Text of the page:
Concerted pressure from India combined with the dawning of the unsavory reality that the ULFA presence in Bhutan had grown to be a menace for the local population led to the launch of the highly successful India-Bhutan joint ‘Operation All Clear’ in 2003 in which ULFA militants were flushed out en masse from their Bhutanese camps and pushed across the border into the thankful hands of the waiting Indian security forces. In Bangladesh, the tide for ULFA turned with the landslide electoral victory of the traditionally pro-India Awami League (AL) party headed by Sheikh Hasina in December 2008. Hasina reversed the policy of the BNP-JEI combine by launching an all-out attack against ULFA and other Indian insurgent groups that had been ensconced in comfort in the country. Most of the top leaders of ULFA, including chairman Arabinda Rajkhowa, were apprehended and handed over to Indian authorities. These leaders, having discarded their earlier demand for independence, began negotiating a peaceful settlement with the Indian Government in 2011.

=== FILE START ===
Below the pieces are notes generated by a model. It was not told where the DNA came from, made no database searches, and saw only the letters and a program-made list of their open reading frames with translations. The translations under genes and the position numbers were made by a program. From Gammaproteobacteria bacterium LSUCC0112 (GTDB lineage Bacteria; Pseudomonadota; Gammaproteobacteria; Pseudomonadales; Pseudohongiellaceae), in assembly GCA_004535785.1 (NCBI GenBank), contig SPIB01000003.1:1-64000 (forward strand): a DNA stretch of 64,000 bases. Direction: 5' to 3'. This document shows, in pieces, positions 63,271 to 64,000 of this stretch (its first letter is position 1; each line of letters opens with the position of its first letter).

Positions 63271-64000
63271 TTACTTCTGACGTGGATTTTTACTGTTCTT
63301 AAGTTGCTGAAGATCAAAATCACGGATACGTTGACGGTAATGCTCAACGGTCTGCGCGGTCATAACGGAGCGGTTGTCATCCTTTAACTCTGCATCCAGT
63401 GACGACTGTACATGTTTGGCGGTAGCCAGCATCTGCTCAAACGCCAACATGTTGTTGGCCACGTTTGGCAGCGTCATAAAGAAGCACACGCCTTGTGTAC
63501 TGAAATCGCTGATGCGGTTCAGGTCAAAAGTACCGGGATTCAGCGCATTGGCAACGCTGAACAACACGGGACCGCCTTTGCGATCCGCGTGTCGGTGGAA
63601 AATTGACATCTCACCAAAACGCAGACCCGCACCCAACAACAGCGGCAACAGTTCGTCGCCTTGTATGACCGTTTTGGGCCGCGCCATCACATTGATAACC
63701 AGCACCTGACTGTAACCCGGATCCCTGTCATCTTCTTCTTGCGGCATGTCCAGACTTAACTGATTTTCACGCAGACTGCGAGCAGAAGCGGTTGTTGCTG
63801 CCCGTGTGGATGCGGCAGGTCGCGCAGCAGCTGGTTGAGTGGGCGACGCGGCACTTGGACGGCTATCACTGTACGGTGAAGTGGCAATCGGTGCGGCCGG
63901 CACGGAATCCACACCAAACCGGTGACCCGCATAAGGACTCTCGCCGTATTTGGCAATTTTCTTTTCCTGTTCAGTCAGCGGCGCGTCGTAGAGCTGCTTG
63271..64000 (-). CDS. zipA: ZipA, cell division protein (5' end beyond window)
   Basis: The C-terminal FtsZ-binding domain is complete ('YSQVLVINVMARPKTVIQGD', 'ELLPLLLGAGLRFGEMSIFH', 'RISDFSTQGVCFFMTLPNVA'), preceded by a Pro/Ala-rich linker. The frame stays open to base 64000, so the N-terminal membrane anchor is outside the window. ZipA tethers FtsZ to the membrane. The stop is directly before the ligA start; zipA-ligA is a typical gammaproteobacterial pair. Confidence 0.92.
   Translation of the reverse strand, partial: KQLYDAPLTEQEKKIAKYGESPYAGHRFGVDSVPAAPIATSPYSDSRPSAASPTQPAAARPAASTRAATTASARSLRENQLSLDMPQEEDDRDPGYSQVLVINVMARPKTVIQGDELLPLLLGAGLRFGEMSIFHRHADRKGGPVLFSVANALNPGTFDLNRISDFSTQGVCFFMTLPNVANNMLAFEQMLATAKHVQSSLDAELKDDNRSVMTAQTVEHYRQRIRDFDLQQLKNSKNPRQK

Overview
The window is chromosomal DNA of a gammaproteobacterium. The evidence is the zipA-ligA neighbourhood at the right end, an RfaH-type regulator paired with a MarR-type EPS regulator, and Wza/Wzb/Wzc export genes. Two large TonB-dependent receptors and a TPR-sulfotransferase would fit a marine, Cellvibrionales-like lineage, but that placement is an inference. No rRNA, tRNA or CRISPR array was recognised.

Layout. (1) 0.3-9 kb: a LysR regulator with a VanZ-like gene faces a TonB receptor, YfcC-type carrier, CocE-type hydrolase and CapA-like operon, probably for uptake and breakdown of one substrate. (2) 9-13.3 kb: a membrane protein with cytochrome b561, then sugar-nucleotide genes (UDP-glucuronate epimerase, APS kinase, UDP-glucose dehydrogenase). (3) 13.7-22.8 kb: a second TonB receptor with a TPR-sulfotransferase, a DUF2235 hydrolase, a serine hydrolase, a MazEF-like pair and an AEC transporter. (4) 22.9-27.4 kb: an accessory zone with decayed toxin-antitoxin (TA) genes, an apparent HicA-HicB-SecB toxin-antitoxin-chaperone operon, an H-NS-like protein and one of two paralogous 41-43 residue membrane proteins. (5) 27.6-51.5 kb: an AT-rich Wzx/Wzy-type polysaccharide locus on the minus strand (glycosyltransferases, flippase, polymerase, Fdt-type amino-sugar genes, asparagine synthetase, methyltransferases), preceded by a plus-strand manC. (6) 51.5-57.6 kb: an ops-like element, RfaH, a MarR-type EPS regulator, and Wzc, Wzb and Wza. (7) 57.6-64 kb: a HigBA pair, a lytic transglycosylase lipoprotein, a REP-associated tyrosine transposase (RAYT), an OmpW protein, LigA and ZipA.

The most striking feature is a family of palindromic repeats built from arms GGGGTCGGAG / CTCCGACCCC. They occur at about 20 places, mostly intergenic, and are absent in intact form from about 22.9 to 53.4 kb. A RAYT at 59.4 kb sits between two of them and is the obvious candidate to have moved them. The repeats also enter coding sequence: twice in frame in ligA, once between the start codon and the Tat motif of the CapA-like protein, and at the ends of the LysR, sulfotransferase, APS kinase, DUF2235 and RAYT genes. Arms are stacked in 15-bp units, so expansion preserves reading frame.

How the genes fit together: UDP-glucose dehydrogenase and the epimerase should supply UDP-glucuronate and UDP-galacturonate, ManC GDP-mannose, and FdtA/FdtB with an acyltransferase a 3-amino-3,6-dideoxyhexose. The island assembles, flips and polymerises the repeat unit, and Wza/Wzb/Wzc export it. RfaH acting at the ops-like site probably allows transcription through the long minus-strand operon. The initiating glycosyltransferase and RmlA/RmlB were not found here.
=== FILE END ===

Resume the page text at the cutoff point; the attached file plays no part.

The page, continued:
However, ULFA’s commander-in-chief Paresh Baruah fled to Myanmar where he was sheltered by the National Socialist Council of Nagaland (Khaplang). He announced the formation of ULFA-I, which was a pale reflection of the undivided ULFA, and pledged to continue the armed insurgency. As per reports in the media, Paresh Baruah is presently living in the Yunnan province of China. The Chinese Government when queried on Baruah’s presence in Yunnan has been evasive in its response.